13 July 2016 - Case of the Week #394

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Case of the Week #394

Clinical history:
A 71 year old man presented with a painless, right sided neck mass increasing in size for three months. He had mild dysphagia but was otherwise asymptomatic. Ultrasound revealed three hypoechoic thyroid nodules, all within the right lobe, measuring 4.2 cm, 3.0 cm and 1.0 cm. As fine needle aspiration was suspicious for neoplasia, he underwent a total thyroidectomy.


Gross description:
Gross examination showed 3 non encapsulated, well circumscribed white masses. No necrosis was seen.


Micro images:

10x

20x

40x




What is your diagnosis?































Diagnosis:
Solitary extramedullary plasmacytoma of the thyroid


Discussion:

Immunohistochemistry:
The neoplastic plasma cells were positive for CD138, CD79a and kappa light chain, but were negative for lambda light chain, as well as TTF1, thyroglobulin, synaptophysin, chromogranin and calcitonin.

CD79a

CD138

Kappa

Lambda



Micro description:
Plasma cell dyscrasias are separated into six distinct classes: plasmacytoma, multiple myeloma, lymphoplasmacytic lymphoma, heavy chain disease, primary or immunocyte associated amyloidosis and monoclonal gammopathy of undetermined significance (MGUS, Case Rep Otolaryngol 2012;2012:282784). Plasmacytoma is further divided into two subtypes, solitary plasmacytoma of the bone (SPB) and extramedullary plasmacytoma (EMP). EMP involves the soft tissue without systemic involvement (Blood Res 2014;49:280).

Solitary EMP is a rare neoplasm that occurs most frequently in the head and neck region, especially the upper aerodigestive tract. It occurs only rarely in the thyroid gland (Thyroid 2012;22:861, Acta Clin Belg 2015;70:133, J Cytol 2014;31:53). Avila et al., have documented a slight female predominance with a median age of 64 years (Ann Diagn Pathol 2009;13:119).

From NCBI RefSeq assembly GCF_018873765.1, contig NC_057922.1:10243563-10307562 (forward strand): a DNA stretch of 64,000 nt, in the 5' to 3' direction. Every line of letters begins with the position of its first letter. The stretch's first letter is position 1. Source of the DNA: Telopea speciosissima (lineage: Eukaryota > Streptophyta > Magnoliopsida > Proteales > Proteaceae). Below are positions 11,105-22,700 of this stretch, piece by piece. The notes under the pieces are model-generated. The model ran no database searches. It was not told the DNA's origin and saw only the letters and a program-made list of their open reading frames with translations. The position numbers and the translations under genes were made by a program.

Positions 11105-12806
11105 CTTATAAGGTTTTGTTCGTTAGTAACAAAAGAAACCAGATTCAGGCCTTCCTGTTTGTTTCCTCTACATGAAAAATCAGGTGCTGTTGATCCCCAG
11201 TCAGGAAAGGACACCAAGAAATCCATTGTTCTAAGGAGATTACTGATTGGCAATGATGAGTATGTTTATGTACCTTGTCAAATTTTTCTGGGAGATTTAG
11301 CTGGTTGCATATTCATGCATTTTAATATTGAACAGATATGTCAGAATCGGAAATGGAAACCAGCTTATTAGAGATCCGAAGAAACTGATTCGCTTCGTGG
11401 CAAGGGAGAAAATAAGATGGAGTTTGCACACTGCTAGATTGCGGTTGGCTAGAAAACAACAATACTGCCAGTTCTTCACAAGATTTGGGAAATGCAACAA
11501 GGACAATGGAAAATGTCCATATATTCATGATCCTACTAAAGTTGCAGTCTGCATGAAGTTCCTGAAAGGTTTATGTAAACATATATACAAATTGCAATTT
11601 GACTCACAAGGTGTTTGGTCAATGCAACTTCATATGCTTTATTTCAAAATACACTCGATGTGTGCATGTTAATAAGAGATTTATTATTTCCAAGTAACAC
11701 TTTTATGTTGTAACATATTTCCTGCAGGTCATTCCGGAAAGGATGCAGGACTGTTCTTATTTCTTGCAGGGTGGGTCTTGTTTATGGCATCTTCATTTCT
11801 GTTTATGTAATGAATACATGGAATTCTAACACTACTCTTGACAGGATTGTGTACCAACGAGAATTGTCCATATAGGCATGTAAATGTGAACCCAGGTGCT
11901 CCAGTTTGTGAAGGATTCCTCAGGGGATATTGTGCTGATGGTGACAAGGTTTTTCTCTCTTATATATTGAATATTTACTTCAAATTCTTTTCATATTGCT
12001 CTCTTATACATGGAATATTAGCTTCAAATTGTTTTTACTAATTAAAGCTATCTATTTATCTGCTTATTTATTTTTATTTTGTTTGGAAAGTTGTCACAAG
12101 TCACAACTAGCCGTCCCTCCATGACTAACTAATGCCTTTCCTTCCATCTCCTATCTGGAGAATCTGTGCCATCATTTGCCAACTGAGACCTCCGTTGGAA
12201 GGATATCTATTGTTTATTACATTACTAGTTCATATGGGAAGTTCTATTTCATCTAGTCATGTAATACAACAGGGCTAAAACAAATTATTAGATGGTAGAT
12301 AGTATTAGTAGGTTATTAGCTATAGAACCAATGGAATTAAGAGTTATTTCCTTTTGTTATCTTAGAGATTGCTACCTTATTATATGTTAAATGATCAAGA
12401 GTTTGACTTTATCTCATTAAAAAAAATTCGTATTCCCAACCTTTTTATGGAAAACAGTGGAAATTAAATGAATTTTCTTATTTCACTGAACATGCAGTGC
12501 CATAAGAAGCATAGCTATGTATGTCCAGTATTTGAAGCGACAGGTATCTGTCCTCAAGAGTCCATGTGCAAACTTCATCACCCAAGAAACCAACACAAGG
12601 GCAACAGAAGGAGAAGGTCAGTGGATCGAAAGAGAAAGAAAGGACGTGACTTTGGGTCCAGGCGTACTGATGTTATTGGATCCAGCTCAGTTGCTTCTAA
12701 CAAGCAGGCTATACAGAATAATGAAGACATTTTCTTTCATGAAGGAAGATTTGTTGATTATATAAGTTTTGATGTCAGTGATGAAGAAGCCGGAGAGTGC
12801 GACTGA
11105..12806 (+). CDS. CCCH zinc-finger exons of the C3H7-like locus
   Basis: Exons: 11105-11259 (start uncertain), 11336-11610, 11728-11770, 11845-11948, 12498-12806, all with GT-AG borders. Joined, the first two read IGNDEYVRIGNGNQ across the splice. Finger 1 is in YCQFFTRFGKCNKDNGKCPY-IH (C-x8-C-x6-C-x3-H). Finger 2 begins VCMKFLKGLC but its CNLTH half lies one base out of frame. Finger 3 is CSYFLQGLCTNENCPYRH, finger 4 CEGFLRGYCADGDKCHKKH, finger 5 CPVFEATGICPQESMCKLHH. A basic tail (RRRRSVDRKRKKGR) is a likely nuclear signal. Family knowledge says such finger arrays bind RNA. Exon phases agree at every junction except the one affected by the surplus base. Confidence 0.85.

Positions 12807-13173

Specific diagnostic criteria for extramedullary plasmacytoma are required to ensure that multiple myeloma has been excluded. These include monoclonal plasma cell histology at tissue biopsy, plasma cell infiltration of less than 5% of all nucleated cells at bone marrow biopsy, a low serum M protein concentration, and the absence of osteolytic bone lesions, hypercalcemia, anemia and renal failure (Haematologica 2000;85:47).

Histopathology shows discohesive cells with few entrapped atrophic thyroid follicles. The neoplastic cells demonstrate plasma cell morphology, featuring eccentric, round nuclei with clumped, "cartwheel" chromatin and abundant basophilic cytoplasm with perinuclear clearing. Sporadic binucleated and multinucleated plasma cells may be noted. The thyroid parenchyma often shows significant lymphocytic infiltration with germinal centers (background of lymphocytic thyroiditis).

The histologic differential diagnosis includes thyroid medullary carcinoma, as well as involvement of the thyroid by multiple myeloma and plasma cell granuloma. Medullary carcinoma of the thyroid may present as a solid proliferation with plasmacytoid cells, but will have a different immunochemical profile (positive for synaptophysin, chromogranin and calcitonin, Diagn Cytopathol 2000;23:354). Differentiating EMP from secondary thyroid involvement by multiple myeloma requires additional clinical information (ScientificWorldJournal 2012;2012:895765). Similar to EMP, plasma cell granuloma may arise in a background of Hashimito thyroiditis, but unlike EMP, it is polyclonal on immunohistochemistry (Endocr Pract 2008;14:611).

The prognosis of extramedullary plasmacytoma is favorable. All sites included, the 10 year overall survival rate is 70%. Only 11% of cases progress to multiple myeloma over a 10 year period (Clin Oncol (R Coll Radiol) 2004;16:405).


Discussion edited by: Dr. Jennifer R. Kaley, University of Arkansas for Medical Sciences (USA).